Stogie Bob and the girl from the green dimension

If they trumpeted a grand entrance with “Gotham City Municipal Swing Band” by Neil Hefti, best known as the composer of the Batman TV show theme, I missed it. By the time I got there 15 minutes late, the guest of honor had finished his first entrance, and they were showing film trailers to ’50s low-budget horror flicks.

The appearance of Northern California television legend Bob Wilkins at Harlow’s on Sunday night brought back more than a few memories for those in the packed house who were old enough to remember Wilkins’ stints at KCRA 3 and, later, at KTXL 40 (pre-Fox, when that station was one of the coolest beacons of downmarket Caucasian programming in the West) and at KTVU 2 in Oakland.

“Gotham City,” with its cartoonish burlesque pomposity, served as a perfect theme for Wilkins’ show, which aired on KCRA from 1966-71, when it moved to KTVU and KTXL as Creature Features. (Wilkins’ show ran until 1978 on KTVU and until 1982 on KTXL.) Smoking a huge stogie, the boyish Wilkins would pepper the screening of such classics as Attack of the Mushroom People—a Japanese Gilligan’s Island clone where marooned vacationers stumble across a cache of irradiated mushrooms, munch them, then turn into walking deathcaps—with sardonic commentary. Ergo, Wilkins, it could be argued, invented the idea behind Mystery Science Theater 3000.

Wilkins still looks boyish, but he wasn’t exactly in fighting shape. He seemed frail, and his voice was reduced to a spectral, laryngitis-impaired whisper. This might work well for Don Corleone, but not in a nightclub with a talk-show format. Fortunately, Wilkins had John Stanley, who succeeded him on Creature Features, to do the heavy lifting.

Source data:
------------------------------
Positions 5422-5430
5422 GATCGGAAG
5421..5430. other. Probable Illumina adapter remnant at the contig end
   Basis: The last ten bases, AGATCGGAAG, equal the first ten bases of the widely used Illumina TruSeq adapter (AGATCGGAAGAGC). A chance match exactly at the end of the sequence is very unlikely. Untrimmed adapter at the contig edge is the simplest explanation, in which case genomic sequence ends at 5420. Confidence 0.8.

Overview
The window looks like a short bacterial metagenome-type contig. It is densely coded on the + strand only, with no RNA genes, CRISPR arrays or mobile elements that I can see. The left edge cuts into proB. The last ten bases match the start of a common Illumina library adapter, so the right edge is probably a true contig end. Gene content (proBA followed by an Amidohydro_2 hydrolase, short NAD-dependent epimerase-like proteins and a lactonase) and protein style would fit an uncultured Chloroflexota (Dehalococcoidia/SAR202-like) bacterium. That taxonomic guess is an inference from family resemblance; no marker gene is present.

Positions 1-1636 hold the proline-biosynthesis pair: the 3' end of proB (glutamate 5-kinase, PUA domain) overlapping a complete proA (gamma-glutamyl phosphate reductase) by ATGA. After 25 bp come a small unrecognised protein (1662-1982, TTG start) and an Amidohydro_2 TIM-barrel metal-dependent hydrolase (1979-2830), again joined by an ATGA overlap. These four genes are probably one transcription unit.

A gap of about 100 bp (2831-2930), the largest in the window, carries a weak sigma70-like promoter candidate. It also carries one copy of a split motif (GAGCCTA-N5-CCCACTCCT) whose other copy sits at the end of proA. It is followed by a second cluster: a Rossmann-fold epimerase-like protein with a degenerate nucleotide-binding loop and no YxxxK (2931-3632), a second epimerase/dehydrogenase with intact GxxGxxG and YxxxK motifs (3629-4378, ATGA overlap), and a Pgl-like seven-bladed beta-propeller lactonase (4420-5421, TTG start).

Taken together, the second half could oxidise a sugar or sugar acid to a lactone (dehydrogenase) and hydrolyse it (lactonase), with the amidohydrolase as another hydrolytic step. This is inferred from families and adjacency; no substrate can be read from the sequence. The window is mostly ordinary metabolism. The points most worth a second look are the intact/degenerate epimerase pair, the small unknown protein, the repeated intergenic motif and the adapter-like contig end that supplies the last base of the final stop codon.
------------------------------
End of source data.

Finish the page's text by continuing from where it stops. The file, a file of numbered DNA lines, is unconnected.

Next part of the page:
Among the cinematic highlights was a circa-1953 short, It Came From Outer Space, in 3-D—although the show’s producer, former Bourgeois-Tagg keyboardist/Planet X magazine editor-publisher Scott Moon, picked up “the wrong” 3-D glasses (promos from Freddy’s Dead: The Final Nightmare), which had to be turned inside out to make them work. Also great was Hardware Wars, a late ’70s short-film spoof of Star Wars by Ernie Fosselius, who later turned a Winnebago into a traveling museum for his bizarre whittling projects.

Even goofier was an appearance by Vitina Marcus, who played a floating green lady who was obsessed with Dr. Smith in a couple of episodes of Lost in Space. When she was onstage the show completely fell apart; Stanley and Wilkins apparently had no idea how to deal with someone who’d left the June Taylor Dancers and horror films for an ashram, then a life selling real estate in Las Vegas, who apparently goes to David Lee Roth’s old hairdresser and George Hamilton’s tanning salon. When she started babbling about UFOs, all bets were off.

Overall, though, it was a nice way to honor Wilkins, an outsider-television icon who made childhood geekdom a lot more bearable for many of us. Thanks, Bob.